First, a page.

DSM has met with the FDA and will be providing it with the necessary scientific data to support FDA’s review and determination that BEMT is generally recognized as safe and effective (GRASE) for over the counter (OTC) sunscreen product use. The company hopes that this action will result in the inclusion of BEMT as the first new sunscreen active ingredient in over 20 years; Avobenzone having been one of the last sunscreen actives to be included in 1999.
Minutes from the meeting can be found on the FDA’s Regulations.Gov website.
Parsol Shield (bemotrizinol or BEMT) is a photostable broad-spectrum filter that efficiently provides UVB and UVA protection even at low concentrations, according to DSM. It is easy to use and compatible with both organic and inorganic UV filters. At present, it is not available in the US where just 16 UV filters are currently approved for use compared with 27 in the EU. Furthermore, as per the FDA’s proposed new rule, Tentative Final Monograph (TFM), of the 16 currently approved OTC active ingredients for sunscreens, only two, zinc oxide and titanium oxide, will be recognized by the FDA as “Generally Regarded as Safe and Effective” (GRASE) as of November 2019. The others will be required to have further data generated to attain GRASE status or will be eliminated from use in the US market. Elimination of these ingredients would significantly limit sun protection options for formulators and consumers alike.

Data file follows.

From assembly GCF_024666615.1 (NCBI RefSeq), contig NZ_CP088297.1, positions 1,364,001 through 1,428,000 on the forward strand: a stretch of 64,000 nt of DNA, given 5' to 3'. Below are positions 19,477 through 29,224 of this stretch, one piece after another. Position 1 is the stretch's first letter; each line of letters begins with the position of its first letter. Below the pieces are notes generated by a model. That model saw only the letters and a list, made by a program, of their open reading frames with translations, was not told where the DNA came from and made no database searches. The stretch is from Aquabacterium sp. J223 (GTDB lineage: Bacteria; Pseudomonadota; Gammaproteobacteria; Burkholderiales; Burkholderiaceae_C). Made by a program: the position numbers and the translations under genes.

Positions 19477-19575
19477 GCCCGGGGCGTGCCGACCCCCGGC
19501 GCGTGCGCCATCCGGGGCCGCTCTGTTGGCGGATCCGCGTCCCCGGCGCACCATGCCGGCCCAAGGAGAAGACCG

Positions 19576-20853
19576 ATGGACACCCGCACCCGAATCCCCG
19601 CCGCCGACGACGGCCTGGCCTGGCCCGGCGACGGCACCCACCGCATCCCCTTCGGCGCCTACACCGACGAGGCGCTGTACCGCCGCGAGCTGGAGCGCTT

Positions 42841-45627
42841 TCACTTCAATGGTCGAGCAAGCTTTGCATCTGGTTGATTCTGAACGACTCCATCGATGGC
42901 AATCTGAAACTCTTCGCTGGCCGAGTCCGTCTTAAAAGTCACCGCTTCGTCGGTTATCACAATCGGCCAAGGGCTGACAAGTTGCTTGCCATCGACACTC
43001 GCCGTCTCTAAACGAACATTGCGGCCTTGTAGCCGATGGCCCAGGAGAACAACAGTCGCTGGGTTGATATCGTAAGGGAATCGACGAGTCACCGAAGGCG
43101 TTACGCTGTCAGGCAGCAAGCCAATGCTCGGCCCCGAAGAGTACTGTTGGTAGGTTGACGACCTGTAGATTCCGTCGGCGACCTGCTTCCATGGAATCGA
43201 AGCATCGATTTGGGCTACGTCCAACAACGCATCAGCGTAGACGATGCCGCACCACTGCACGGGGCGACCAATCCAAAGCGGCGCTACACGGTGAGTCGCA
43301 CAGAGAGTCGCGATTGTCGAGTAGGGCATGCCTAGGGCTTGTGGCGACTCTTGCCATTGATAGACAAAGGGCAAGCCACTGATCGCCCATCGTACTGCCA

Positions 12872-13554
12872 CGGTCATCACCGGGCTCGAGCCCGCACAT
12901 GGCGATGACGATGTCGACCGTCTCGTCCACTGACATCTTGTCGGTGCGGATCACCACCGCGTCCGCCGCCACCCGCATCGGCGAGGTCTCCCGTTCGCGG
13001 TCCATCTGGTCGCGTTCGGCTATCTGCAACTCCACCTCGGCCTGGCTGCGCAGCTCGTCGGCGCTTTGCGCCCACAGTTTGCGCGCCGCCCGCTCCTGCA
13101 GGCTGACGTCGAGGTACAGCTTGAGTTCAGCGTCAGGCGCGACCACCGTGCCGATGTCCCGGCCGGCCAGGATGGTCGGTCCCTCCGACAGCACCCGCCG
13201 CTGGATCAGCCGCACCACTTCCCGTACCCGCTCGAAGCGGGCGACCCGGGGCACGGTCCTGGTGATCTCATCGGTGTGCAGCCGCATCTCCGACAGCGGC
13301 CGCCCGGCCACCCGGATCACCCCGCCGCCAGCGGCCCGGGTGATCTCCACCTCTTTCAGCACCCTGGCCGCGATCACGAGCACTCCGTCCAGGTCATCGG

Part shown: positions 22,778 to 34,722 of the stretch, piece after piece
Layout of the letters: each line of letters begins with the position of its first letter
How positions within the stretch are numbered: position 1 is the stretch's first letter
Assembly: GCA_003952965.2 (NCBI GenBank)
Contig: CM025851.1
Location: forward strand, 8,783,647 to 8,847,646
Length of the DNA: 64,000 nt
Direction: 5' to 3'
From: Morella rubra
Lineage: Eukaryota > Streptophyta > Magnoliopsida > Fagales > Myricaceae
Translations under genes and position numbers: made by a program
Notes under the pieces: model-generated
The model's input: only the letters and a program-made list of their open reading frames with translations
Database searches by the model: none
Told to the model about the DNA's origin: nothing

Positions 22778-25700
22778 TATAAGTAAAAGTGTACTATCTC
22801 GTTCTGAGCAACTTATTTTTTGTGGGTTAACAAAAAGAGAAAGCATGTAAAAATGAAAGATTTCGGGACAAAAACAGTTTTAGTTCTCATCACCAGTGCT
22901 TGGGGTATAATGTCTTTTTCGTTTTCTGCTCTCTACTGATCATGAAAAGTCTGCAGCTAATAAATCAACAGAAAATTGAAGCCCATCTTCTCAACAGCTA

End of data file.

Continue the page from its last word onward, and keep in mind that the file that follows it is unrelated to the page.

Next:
DSM believes it is important for consumers in the US to be able to benefit from the broad-spectrum UV protection and sensory properties that modern filters such as BEMT can provide. Studies show compelling evidence that the unpleasant skin sensations known for traditional sunscreens are one of the main barriers to consumers using adequate amounts of sunscreen and re-applying it frequently enough for optimum protection. By introducing the option to formulate sun care products that feel light and pleasant on the skin this barrier could be removed.